This paper will develop some ideas broached in the recent essay collection The difference identity makes: Indigenous cultural capital in Australian cultural fields (eds Bamblett, Myers and Rowse, Aboriginal Studies Press 2019). The paper will begin by making three observations about the politics of discussing ‘Indigenous Cultural Capital’ (henceforth ICC). Then, after defining ‘cultural capital’, the paper will distinguish two analytic contexts in which ICC could be relevant: accounts of ‘Aboriginal society’ conceived as a conceptual isolate; accounts of Australia as a settler colonial society in which Indigenous Australians are present.
After a few comments on the first context, referring to Anthropology, the paper will proceed to deal with Australia as a settler colonial society. The paper will briefly narrate two mutually-reinforcing developments since c.1970: the rise of non-Indigenous affirmation of Indigeneity; and the strengthening of Indigenous self-affirmation. Affirmative representations of Indigeneity continue to be shadowed by ‘deficit’ discourse. The paper will argue that the co-existence of ‘affirmative’ and ‘deficit’ thematics of ‘Indigeneity’ is a deep feature of what we could call the ‘reconciliation orthodoxy’, with its insistent reproduction of the binary ‘Indigenous/non-Indigenous’ as ‘common sense’ knowledge. Bourdieu’s cultural sociology is relevant to our consideration of that binary’s many ways of being significant. Drawing on The difference identity makes, the paper will illustrate some of the different ways that this binary is effective in contemporary Australian culture.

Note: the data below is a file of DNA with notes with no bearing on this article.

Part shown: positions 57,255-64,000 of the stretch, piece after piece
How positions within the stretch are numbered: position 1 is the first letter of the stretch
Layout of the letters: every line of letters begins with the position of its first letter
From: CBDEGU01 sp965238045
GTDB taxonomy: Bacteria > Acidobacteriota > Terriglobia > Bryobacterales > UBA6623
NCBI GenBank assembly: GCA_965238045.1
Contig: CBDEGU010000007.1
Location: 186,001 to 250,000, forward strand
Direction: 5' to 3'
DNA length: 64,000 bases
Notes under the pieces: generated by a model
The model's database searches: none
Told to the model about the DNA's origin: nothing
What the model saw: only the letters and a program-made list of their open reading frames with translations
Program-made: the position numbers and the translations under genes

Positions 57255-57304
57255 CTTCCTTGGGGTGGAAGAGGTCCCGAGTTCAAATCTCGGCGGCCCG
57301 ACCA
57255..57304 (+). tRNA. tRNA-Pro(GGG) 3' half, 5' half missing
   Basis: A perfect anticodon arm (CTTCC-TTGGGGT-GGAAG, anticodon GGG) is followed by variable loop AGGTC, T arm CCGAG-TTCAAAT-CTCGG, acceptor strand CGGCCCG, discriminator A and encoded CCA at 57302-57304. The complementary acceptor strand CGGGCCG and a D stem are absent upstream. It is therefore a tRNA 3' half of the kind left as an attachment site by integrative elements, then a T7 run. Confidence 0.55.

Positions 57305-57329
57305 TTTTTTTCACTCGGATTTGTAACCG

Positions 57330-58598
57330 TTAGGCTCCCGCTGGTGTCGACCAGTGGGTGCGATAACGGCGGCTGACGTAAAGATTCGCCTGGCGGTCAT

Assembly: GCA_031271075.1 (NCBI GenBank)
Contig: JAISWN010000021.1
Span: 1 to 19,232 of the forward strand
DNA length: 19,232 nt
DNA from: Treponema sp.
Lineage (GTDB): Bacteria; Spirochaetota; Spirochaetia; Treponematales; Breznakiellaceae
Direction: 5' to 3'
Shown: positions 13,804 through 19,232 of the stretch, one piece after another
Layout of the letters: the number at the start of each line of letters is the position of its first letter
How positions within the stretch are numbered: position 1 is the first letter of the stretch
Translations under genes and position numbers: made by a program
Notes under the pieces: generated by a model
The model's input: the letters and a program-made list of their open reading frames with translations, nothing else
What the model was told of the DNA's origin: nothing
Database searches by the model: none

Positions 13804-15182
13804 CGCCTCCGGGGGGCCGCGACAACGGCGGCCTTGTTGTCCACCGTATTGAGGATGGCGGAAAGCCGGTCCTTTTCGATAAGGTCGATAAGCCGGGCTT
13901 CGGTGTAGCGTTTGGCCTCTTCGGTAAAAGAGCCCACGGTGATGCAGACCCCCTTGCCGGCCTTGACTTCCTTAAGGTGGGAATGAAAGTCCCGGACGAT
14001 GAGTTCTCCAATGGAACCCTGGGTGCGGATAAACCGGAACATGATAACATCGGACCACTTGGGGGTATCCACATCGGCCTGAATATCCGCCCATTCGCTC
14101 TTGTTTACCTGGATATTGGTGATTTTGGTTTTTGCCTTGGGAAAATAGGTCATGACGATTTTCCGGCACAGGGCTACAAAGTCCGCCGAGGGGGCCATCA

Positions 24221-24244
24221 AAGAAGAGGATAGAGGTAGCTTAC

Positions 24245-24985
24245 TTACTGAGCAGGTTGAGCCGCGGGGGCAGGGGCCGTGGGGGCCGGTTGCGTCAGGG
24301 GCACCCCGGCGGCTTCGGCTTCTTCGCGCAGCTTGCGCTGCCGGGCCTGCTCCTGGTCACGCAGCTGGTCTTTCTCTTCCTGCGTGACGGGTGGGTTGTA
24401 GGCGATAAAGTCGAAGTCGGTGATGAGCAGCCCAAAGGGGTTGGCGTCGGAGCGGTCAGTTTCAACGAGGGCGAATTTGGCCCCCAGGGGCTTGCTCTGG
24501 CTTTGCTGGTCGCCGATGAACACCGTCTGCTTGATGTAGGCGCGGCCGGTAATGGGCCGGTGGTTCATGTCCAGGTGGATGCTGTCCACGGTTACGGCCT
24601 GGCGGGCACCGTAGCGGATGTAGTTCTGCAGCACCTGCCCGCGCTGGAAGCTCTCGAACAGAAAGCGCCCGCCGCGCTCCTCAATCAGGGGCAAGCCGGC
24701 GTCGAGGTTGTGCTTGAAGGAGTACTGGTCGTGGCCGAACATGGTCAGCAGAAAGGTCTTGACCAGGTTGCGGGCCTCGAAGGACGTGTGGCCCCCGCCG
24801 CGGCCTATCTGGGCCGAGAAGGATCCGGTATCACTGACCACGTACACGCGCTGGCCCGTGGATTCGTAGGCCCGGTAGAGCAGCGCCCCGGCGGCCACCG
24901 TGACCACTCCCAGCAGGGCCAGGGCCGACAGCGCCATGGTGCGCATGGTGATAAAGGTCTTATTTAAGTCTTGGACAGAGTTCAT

In its concluding sections, the paper will ask: what are the implications of ICC for the study of the class structure of Australia and for the representation of ‘Indigeneity’ – both academic and political?
Tim Rowse is affiliated (in his retirement) with Western Sydney University (Institute for Culture and Society) and with the Australian National University (National Centre for Biography). He has published extensively on Australia’s colonial history – most recently Indigenous and other Australians since 1901 (UNSW Press, 2017). In this paper he draws on his work as a participant in the collaborative project ‘Australian Cultural Fields’ (ARC DP 140101970), led by Tony Bennett (WSU).